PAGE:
I mentioned in my previous blog post that the government debt as a percentage of GDP has risen significantly from 83.8% to 102.8%, between 2019 and 2021, representing a total debt increase of £500bn.
One of the most common questions I hear when discussing the government debt levels is “Who does the government borrow from?”, so in this blog post, I will be explaining how the government debt works in the United Kingdom.
Why does the Government Borrow Money?
The simple explanation is that it needs to borrow money when the income it gets (from tax receipts) is not enough to cover its spending.
In the case that the two are not balanced (i.e. a government deficit), the government can usually decide to increase taxes, reduce spending, or pursue a combination of both.
In the case of the Coronavirus pandemic, necessary investments such as the Furlough scheme to protect workers by placing them on temporary leave, and Loans for Businesses, were significant expenses that hit our national debt heavily.
With a government that is typically against raising taxes (due to its unpopularity with voters), they instead shifted their focus to increasing their available cash by borrowing.
How does the Government Borrow Money?
It typically does this through the issuance of bonds – a financial product available to investors like you and me.
A bond essentially allows an investor (you), to purchase the bond for a fixed amount of money today (e.g. £1,000), with the promise that you will receive a higher payment at some point in the future (e.g. £1,050).
For a government to issue bonds, they are essentially saying “I need more money today but will be in a better position later to pay you back”.
Bonds can come in many different maturities (e.g. 3 months, 1 year, 10 years), and the interest rate is typically a good indicator of the health of the market.
Longer term maturities typically have a higher interest rate than shorter term maturities due to the investor taking more risk over time, but in the case that short term maturities exceed long term maturities, this could be indicative of an impending recession, due to investors believing that short term rates to decline in the future.
The Bank of England may also purchase some of the bonds to increase spending and investment in the domestic economy – known as “Quantitative Easing”.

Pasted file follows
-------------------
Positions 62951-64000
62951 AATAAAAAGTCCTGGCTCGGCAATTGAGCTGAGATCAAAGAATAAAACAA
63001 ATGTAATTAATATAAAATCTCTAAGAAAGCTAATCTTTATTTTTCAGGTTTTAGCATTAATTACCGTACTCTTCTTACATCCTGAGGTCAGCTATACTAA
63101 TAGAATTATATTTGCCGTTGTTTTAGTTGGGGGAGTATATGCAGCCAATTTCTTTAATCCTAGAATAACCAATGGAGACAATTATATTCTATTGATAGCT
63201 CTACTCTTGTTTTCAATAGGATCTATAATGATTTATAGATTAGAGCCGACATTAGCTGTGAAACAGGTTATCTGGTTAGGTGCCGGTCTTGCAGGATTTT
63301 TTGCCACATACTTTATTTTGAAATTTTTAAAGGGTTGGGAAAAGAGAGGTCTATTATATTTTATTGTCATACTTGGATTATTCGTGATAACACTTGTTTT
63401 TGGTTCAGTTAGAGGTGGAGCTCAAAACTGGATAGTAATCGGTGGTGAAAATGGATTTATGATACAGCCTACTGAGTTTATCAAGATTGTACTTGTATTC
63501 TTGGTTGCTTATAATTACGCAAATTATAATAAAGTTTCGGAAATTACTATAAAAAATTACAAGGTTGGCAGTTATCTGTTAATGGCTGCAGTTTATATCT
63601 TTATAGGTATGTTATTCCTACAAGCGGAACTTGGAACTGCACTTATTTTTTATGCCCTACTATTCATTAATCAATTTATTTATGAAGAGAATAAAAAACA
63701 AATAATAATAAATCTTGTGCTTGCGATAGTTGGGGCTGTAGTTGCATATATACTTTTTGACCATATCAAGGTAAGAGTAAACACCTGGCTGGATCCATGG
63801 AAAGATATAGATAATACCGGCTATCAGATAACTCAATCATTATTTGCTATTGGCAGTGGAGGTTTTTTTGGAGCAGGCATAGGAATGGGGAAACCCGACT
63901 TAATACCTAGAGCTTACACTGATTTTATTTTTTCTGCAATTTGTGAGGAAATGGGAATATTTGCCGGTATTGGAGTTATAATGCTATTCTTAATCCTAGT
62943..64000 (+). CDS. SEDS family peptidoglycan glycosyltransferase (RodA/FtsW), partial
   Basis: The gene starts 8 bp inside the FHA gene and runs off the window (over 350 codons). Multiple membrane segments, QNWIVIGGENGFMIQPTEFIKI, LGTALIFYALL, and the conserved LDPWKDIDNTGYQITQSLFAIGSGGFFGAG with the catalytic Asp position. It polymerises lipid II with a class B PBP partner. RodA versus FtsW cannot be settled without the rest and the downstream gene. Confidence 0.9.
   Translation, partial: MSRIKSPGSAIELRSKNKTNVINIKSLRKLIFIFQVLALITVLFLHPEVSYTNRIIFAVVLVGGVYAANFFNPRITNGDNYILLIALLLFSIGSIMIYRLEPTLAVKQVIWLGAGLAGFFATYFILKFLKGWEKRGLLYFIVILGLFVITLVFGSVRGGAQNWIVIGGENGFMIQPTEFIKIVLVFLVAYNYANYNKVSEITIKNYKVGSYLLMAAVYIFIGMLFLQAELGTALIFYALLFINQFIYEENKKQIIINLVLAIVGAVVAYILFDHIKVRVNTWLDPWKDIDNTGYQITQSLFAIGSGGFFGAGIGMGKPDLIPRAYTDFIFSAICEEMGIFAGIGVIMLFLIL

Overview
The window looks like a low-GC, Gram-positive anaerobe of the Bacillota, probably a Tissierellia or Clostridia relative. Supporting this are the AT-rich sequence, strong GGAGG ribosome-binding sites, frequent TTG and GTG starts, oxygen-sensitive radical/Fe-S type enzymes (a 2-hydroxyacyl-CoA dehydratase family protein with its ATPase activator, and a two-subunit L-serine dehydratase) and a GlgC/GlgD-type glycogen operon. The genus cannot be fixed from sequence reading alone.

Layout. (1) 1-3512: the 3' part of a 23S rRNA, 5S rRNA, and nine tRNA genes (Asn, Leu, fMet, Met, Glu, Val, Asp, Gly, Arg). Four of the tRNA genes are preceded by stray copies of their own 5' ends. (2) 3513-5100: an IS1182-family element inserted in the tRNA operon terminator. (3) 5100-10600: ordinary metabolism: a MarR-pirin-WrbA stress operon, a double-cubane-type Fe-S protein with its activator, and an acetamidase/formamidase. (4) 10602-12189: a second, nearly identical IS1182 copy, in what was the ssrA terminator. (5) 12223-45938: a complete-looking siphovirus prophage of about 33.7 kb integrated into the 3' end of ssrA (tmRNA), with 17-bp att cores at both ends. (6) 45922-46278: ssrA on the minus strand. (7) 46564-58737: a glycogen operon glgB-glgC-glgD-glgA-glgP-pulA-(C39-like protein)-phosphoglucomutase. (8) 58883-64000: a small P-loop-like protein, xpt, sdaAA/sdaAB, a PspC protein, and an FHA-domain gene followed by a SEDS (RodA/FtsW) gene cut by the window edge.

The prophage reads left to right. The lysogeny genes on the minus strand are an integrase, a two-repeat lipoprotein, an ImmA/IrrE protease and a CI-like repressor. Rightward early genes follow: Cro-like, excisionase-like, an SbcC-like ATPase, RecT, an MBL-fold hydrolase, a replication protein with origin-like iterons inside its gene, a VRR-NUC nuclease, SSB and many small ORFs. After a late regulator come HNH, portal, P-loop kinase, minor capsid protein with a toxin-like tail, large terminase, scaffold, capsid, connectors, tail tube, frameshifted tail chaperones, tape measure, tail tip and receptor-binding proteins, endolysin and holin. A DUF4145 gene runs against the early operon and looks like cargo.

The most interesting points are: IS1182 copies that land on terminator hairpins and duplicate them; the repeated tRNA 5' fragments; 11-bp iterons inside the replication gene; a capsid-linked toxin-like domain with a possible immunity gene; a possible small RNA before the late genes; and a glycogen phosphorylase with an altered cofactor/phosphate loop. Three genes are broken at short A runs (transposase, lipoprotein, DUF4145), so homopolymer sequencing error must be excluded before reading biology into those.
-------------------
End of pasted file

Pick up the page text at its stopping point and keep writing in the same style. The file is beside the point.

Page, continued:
How Much Interest does the UK pay on its Debt?
The amount of money spent on servicing the national debt is not negligible – the total debt interest according to OBR UK in 2022-23 is expected to be around £83bn, which is 5.2% of public spending, and equivalent to £1,900 per household.
Spending on the NHS in 2021 was £176bn, so the amount just servicing debt interest was almost 50% of the total spend on our health service.
What can be done about the National Debt?
Past reductions in the level of national debt has usually been due to a prolonged period of economic growth, with the 2008-09 Financial Crisis being the last observed shock to the levels of debt in the economy.
After World War 2, where debt ballooned to 230% of GDP, it was reduced to under 50% just three decades later – the coronavirus pandemic has seen significant increases in debt, but the situation we find ourselves in should not be seen as too dissimilar.
All signs point to us focussing on expanding the economy through investments, funded by further borrowing in the lower interest rate environment to provide more opportunities for job seekers, increasing tax receipts, and reducing spending on social security.
Furthermore, cutting tax temporarily can help reduce the private savings rate, encouraging consumption to further stimulate growth in the economy – something that is proving very difficult now due to the recent increases in the Bank of England interest rate.
The level of national debt is currently at a manageable level, despite it reaching new post war highs. If the government decides against pursuing the austerity policies that failed in the 2010s, and instead adopts a growth mentality, then we have a good chance to reduce our debt levels back to those seen before the recent coronavirus pandemic, and 2008-09 Financial Crisis.